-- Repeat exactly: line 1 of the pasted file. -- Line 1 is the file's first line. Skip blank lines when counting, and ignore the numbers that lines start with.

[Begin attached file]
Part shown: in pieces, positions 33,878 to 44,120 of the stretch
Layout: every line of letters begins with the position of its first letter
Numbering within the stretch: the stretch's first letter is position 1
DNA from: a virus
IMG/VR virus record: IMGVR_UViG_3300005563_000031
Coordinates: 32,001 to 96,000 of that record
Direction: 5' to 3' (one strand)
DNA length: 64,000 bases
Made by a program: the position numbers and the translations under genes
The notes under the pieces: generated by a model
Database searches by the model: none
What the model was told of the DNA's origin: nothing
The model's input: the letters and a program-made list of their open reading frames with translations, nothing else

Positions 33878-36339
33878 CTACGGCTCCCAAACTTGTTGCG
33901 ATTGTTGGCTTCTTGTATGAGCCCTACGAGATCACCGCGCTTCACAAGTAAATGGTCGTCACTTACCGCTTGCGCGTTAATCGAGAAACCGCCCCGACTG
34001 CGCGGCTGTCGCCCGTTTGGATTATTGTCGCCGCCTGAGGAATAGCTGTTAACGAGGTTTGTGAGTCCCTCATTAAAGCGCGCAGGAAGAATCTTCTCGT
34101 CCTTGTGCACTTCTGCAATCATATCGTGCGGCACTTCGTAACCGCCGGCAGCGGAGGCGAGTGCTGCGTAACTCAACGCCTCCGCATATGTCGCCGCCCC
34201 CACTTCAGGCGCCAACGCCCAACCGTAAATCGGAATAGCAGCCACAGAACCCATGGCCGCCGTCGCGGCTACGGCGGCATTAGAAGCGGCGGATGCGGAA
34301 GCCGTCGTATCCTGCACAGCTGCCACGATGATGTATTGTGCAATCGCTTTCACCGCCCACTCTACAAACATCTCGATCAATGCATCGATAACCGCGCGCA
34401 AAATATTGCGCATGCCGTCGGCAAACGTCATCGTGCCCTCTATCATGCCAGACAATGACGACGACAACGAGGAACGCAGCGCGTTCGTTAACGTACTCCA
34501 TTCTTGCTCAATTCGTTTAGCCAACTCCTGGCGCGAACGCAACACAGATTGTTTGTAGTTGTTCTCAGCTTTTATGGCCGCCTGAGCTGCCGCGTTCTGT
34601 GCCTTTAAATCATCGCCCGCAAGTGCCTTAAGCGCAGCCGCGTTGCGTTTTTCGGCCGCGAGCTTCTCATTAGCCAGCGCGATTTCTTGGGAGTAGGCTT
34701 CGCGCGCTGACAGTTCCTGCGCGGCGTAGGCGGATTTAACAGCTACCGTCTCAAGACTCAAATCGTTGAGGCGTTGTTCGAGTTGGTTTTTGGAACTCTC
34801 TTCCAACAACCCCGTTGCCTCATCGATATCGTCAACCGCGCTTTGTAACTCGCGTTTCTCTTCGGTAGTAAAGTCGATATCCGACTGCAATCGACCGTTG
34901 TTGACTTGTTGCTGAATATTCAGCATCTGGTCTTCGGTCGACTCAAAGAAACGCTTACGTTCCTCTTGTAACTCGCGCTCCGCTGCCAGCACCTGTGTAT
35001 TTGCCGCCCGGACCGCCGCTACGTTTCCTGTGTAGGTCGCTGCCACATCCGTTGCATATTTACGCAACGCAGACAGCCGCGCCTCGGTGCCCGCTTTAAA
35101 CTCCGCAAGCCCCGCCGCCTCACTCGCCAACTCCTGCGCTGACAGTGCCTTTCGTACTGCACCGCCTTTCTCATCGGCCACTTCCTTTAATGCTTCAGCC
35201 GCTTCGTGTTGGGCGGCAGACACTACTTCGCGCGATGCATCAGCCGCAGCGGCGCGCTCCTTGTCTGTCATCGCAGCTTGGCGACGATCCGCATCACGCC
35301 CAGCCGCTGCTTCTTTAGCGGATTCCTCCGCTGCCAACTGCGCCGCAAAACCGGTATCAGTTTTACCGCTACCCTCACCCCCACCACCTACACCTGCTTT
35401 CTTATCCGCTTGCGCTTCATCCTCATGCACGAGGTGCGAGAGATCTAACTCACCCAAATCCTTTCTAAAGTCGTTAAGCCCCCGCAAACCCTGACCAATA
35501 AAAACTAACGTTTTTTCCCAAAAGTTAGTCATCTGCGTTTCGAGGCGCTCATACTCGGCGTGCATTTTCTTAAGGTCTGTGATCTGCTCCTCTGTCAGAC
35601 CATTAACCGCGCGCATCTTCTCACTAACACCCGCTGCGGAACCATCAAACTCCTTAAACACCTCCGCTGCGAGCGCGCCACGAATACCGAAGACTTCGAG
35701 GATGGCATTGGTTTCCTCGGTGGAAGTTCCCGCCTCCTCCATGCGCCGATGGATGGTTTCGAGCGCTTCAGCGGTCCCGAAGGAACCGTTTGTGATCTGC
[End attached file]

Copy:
Part shown: in pieces, positions 33,878 to 44,120 of the stretch